EMAU Ernst-Moritz-Arndt University Greifswald
The University of Greifswald was founded in 1456 and is one of the oldest academic institutions in Europe. Over 12,000 students from all over the world receive the most modern academic instruction and exciting research opportunities in a time-honoured environment. Research priorities at the University of Greifswald are in the life sciences, physics and geosciences, cultural interaction in the Baltic/Nordic region, as well as law and economics. Scientists engage in inter-disciplinary collaborations across faculties and aim for excellence in both research and teaching.
The Computational Science group at the Institute of Physics aims at bridging between different scientific problems using the experience to develop numerical models for complex, non-linear systems based on extensive projects in plasma physics from low-temperature and complex plasmas to high temperature fusion plasmas. Examples for successful collaborations are contacts with chemistry (molecular dynamics, quantum chemistry), medicine (magnetic resonance imaging correction), geology (sediment transport in the Baltic Sea, dune dynamics), biology (population dynamics) and other physics disciplines (modeling of particle traps, table tennis trajectories).
The role of the Ernst-Moritz-Arndt University Greifswald in the project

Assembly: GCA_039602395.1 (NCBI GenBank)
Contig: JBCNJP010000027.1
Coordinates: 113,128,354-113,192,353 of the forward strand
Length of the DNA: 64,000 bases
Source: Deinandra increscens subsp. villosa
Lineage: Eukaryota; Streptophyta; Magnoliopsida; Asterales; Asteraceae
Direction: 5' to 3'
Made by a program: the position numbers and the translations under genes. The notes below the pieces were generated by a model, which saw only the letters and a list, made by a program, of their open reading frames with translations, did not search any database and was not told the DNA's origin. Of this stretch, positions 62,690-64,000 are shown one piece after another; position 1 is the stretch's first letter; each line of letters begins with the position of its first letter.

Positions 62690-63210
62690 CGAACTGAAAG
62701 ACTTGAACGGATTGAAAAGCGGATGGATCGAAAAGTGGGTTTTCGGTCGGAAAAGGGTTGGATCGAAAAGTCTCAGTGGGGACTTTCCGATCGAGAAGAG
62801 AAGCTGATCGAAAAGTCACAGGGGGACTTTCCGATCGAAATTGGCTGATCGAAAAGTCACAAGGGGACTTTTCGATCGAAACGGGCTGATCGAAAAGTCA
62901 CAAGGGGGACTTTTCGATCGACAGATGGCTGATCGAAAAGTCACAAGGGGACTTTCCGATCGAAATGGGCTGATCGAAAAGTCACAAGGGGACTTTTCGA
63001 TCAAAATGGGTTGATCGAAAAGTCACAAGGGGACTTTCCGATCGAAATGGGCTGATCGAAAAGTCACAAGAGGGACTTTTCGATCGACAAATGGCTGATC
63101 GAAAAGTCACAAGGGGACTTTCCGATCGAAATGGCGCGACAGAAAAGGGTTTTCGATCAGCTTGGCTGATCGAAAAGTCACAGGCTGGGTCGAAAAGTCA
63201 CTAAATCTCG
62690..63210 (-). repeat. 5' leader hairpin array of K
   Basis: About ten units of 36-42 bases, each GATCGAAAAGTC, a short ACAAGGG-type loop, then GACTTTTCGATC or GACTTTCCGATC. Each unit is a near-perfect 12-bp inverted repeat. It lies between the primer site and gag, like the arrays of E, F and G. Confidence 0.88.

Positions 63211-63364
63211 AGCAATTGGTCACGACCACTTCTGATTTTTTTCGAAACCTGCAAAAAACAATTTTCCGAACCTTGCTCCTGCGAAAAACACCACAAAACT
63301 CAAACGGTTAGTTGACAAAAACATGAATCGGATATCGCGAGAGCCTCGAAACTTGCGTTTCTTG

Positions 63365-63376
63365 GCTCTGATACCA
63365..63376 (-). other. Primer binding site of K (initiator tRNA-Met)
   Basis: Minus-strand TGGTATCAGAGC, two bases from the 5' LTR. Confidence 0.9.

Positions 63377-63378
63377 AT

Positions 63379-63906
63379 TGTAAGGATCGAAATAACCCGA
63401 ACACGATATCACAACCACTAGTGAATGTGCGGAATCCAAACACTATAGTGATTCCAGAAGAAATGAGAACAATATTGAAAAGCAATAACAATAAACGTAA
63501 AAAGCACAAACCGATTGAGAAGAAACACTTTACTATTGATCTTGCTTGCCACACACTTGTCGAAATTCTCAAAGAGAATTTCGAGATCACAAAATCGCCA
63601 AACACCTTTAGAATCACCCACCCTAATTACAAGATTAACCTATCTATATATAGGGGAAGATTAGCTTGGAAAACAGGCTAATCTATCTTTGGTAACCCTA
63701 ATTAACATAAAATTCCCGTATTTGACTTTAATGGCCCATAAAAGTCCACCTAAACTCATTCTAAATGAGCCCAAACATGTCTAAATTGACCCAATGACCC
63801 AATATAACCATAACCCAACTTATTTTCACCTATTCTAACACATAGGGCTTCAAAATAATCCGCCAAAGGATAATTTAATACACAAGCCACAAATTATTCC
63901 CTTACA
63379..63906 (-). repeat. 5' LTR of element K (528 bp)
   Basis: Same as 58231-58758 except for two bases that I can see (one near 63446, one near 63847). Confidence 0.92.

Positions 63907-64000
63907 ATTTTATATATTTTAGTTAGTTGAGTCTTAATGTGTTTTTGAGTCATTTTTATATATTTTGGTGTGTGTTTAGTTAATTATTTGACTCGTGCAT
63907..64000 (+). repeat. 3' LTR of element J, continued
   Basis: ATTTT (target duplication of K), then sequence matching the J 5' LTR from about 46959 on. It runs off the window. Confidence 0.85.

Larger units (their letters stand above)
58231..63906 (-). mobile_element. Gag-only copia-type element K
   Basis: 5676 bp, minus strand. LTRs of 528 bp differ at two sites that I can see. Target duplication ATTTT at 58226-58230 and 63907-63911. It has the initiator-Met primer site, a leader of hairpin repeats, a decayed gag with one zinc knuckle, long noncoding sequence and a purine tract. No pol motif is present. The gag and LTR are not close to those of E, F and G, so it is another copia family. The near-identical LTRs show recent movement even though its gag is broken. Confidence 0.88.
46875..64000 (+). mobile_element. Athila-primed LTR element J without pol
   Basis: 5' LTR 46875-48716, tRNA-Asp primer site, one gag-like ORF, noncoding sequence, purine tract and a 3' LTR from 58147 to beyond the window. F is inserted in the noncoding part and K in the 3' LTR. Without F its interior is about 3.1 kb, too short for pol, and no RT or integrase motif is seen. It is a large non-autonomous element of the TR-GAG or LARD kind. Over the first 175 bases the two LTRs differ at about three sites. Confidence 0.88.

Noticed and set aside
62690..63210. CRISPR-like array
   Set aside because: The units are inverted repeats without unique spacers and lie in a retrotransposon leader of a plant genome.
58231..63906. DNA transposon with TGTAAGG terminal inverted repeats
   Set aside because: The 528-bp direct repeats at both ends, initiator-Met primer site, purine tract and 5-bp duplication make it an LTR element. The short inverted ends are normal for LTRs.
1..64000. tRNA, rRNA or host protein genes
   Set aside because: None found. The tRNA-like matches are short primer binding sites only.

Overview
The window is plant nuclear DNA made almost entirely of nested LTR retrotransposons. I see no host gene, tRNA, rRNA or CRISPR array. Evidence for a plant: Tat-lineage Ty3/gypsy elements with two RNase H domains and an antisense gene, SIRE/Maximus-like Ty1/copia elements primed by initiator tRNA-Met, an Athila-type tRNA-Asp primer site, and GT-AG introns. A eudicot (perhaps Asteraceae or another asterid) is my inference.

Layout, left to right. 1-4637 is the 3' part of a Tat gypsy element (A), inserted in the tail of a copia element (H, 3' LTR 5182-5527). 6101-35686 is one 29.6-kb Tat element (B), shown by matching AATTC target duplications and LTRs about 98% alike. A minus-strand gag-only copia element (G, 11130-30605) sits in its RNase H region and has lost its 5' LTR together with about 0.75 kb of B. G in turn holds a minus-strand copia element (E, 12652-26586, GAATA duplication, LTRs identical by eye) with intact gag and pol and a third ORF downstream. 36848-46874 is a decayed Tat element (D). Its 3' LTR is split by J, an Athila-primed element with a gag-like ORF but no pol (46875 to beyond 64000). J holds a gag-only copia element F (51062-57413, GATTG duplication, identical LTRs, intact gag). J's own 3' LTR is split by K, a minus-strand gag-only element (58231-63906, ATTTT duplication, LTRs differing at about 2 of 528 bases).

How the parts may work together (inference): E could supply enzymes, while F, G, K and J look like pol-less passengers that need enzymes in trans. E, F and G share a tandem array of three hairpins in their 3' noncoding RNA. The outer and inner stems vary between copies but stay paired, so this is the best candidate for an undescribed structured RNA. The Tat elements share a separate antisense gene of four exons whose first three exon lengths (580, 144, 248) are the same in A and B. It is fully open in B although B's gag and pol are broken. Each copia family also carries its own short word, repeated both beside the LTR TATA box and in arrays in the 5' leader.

The development of electrostatic ion thrusters so far has mainly been based on empirical and qualitative know-how, and on evolutionary iteration steps. This resulted in considerable effort regarding prototype design, construction and testing and therefore in signiﬁcant development and qualiﬁcation costs and high time demands. For future developments the group of Prof. Dr. Ralf Schneider at the Ernst-Moritz-Arndt University implements simulation tools which aims at quantitative prediction of ion thruster performance, long-term behavior and space craft interaction prior to hardware design and construction. This integrated, modular approach was already successfully applied to combined thruster-plume modeling. A basic research project addresses already the question of similarity laws for size-scaling of thrusters, its benefits and limits. Combining this with the simulation models will allow a project-oriented analysis and performance optimization of the new systems based on basic physics understanding.